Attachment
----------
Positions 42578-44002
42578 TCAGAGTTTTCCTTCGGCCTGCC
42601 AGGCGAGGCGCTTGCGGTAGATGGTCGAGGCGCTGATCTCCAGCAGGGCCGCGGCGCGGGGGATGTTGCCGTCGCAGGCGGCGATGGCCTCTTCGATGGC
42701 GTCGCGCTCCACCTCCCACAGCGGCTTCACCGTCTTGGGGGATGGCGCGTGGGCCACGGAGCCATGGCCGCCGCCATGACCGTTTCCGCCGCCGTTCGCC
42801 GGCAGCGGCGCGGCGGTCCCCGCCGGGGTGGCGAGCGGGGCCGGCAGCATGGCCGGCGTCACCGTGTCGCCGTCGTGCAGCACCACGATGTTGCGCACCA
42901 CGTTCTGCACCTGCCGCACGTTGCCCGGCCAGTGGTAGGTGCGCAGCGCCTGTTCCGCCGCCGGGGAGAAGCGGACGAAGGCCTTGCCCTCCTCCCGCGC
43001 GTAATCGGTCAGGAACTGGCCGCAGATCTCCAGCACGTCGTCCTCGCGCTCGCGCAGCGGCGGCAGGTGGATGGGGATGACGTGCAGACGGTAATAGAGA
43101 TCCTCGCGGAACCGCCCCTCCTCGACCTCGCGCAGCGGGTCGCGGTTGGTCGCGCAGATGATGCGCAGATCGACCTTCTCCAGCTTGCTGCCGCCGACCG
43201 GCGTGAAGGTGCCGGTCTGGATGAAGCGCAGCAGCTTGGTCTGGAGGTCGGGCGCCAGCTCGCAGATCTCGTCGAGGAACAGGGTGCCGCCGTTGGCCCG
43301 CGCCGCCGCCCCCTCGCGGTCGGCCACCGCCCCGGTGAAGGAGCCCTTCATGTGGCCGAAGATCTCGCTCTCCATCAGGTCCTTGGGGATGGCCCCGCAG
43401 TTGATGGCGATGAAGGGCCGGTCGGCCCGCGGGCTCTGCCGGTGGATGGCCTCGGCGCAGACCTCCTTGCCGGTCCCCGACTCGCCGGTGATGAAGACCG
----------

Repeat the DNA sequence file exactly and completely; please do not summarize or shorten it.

Positions 42578-44002
42578 TCAGAGTTTTCCTTCGGCCTGCC
42601 AGGCGAGGCGCTTGCGGTAGATGGTCGAGGCGCTGATCTCCAGCAGGGCCGCGGCGCGGGGGATGTTGCCGTCGCAGGCGGCGATGGCCTCTTCGATGGC
42701 GTCGCGCTCCACCTCCCACAGCGGCTTCACCGTCTTGGGGGATGGCGCGTGGGCCACGGAGCCATGGCCGCCGCCATGACCGTTTCCGCCGCCGTTCGCC
42801 GGCAGCGGCGCGGCGGTCCCCGCCGGGGTGGCGAGCGGGGCCGGCAGCATGGCCGGCGTCACCGTGTCGCCGTCGTGCAGCACCACGATGTTGCGCACCA
42901 CGTTCTGCACCTGCCGCACGTTGCCCGGCCAGTGGTAGGTGCGCAGCGCCTGTTCCGCCGCCGGGGAGAAGCGGACGAAGGCCTTGCCCTCCTCCCGCGC
43001 GTAATCGGTCAGGAACTGGCCGCAGATCTCCAGCACGTCGTCCTCGCGCTCGCGCAGCGGCGGCAGGTGGATGGGGATGACGTGCAGACGGTAATAGAGA
43101 TCCTCGCGGAACCGCCCCTCCTCGACCTCGCGCAGCGGGTCGCGGTTGGTCGCGCAGATGATGCGCAGATCGACCTTCTCCAGCTTGCTGCCGCCGACCG
43201 GCGTGAAGGTGCCGGTCTGGATGAAGCGCAGCAGCTTGGTCTGGAGGTCGGGCGCCAGCTCGCAGATCTCGTCGAGGAACAGGGTGCCGCCGTTGGCCCG
43301 CGCCGCCGCCCCCTCGCGGTCGGCCACCGCCCCGGTGAAGGAGCCCTTCATGTGGCCGAAGATCTCGCTCTCCATCAGGTCCTTGGGGATGGCCCCGCAG
43401 TTGATGGCGATGAAGGGCCGGTCGGCCCGCGGGCTCTGCCGGTGGATGGCCTCGGCGCAGACCTCCTTGCCGGTCCCCGACTCGCCGGTGATGAAGACCG